Why has Britain’s richest man, Sir Jim Ratcliffe, moved to Monaco?
Ratcliffe, who said Britain would be ‘perfectly successful’ outside EU, set to move to Europe
Britain’s richest man and a key Brexit backer is to leave the UK and move to Monaco.
Despite claims that the UK would be “perfectly successful” outside of the European Union, Sir Jim Ratcliffe has chosen to leave the country of his birth and move to the principality on the Mediterranean coast, whose residents pay no income tax.
The billionaire engineer, who owns a majority stake in petrochemicals giant Ineos, was named Britain’s richest man in this year’s Sunday Times rich list, with an estimated fortune of £21bn.
The Daily Telegraph says the decision to relocate to Monaco “may be seen as a blow for Theresa May as the businessman is a high-profile supporter of Brexit and has recently begun snapping up well-known British brands including Belstaff and developing plans for a 'spiritual successor' to the discontinued Landrover Defender”.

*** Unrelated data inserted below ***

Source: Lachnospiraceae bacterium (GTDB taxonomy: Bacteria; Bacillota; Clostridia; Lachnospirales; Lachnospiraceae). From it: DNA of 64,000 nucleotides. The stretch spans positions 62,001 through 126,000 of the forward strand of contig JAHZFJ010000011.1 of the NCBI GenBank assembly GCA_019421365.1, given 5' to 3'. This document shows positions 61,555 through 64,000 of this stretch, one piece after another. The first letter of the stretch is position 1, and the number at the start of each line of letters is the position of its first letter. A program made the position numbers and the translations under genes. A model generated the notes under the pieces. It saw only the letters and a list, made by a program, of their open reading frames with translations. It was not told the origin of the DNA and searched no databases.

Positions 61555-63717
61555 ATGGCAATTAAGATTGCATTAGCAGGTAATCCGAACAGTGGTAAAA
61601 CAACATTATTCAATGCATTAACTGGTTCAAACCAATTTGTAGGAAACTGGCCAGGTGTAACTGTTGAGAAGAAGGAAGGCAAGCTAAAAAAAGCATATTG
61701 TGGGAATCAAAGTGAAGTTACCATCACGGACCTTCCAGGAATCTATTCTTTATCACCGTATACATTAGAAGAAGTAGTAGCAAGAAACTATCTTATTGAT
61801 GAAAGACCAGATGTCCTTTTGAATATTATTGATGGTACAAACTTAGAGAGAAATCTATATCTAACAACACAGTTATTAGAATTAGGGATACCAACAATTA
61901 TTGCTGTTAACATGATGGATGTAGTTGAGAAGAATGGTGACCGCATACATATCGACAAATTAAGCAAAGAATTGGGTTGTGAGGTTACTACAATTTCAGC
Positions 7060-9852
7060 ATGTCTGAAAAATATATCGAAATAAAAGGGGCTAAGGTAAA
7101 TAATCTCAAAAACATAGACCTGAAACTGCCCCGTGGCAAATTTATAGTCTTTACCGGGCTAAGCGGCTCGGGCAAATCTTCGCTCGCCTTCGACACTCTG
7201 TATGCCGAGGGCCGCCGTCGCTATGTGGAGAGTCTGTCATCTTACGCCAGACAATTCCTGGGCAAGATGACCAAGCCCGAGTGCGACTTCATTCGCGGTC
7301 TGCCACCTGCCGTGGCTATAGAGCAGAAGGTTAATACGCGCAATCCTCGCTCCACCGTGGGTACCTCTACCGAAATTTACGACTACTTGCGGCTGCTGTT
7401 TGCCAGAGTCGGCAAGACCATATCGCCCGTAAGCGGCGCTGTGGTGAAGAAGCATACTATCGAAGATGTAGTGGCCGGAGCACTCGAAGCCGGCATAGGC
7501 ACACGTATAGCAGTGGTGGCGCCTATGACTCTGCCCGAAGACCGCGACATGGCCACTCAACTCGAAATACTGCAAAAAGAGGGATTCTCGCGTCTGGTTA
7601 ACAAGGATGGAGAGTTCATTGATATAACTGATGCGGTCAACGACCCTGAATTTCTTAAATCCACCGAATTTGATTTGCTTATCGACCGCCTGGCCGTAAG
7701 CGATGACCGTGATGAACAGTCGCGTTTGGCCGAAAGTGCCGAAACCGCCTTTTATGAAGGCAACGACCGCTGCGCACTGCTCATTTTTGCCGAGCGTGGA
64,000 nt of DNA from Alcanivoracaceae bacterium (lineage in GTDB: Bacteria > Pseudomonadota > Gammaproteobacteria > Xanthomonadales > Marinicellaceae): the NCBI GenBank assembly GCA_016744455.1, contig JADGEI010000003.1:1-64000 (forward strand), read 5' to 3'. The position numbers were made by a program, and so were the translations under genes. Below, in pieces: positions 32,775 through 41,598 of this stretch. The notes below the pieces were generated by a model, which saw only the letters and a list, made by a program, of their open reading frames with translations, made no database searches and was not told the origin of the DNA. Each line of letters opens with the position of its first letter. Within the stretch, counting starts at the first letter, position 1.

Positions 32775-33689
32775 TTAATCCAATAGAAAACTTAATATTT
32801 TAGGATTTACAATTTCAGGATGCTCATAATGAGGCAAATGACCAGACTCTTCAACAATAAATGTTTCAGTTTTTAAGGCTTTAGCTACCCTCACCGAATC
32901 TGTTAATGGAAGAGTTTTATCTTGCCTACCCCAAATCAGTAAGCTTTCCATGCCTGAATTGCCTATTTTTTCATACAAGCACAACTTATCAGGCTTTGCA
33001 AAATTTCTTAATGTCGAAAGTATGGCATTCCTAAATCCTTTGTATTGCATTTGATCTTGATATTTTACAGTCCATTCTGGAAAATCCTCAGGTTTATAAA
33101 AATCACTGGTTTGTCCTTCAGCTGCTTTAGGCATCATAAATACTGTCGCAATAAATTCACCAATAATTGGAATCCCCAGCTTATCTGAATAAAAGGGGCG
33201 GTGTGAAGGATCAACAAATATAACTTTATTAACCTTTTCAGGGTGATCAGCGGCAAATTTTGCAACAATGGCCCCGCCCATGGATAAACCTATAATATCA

“Motivations for the relocation have not been made clear”, says The Independent, but some have condemned the move, given Ratcliffe’s outspoken support for Brexit.
Speaking to The Sunday Times before the 2016 referendum, the billionaire said: “The Brits are perfectly capable of managing the Brits and don’t need Brussels telling them how to manage things. I just don’t believe in the concept of a United States of Europe. It’s not viable.”
He follows a string of high-profile Brexit supporters who have made plans to leave the UK since the referendum vote.
In May, the former Tory chancellor and chairman of Vote Leave, Nigel Lawson, was accused of hypocrisy after it was revealed he had applied for permanent residency in France.
Meanwhile, the wealthy Conservative party donor Lord Ashcroft was also criticised for urging “ambitious” British companies to relocate to Malta at the end of the Brexit process, saying the island would be a “superb location for UK companies needing an EU base”.
His comments drew a sharp rebuke from Labour MP Ian Murray, who said Ashcroft “backs a Brexit that will devastate jobs and the economy at home while at the same time trying to flog the benefits of low-tax Malta to companies fleeing the mess he and his chums have made.”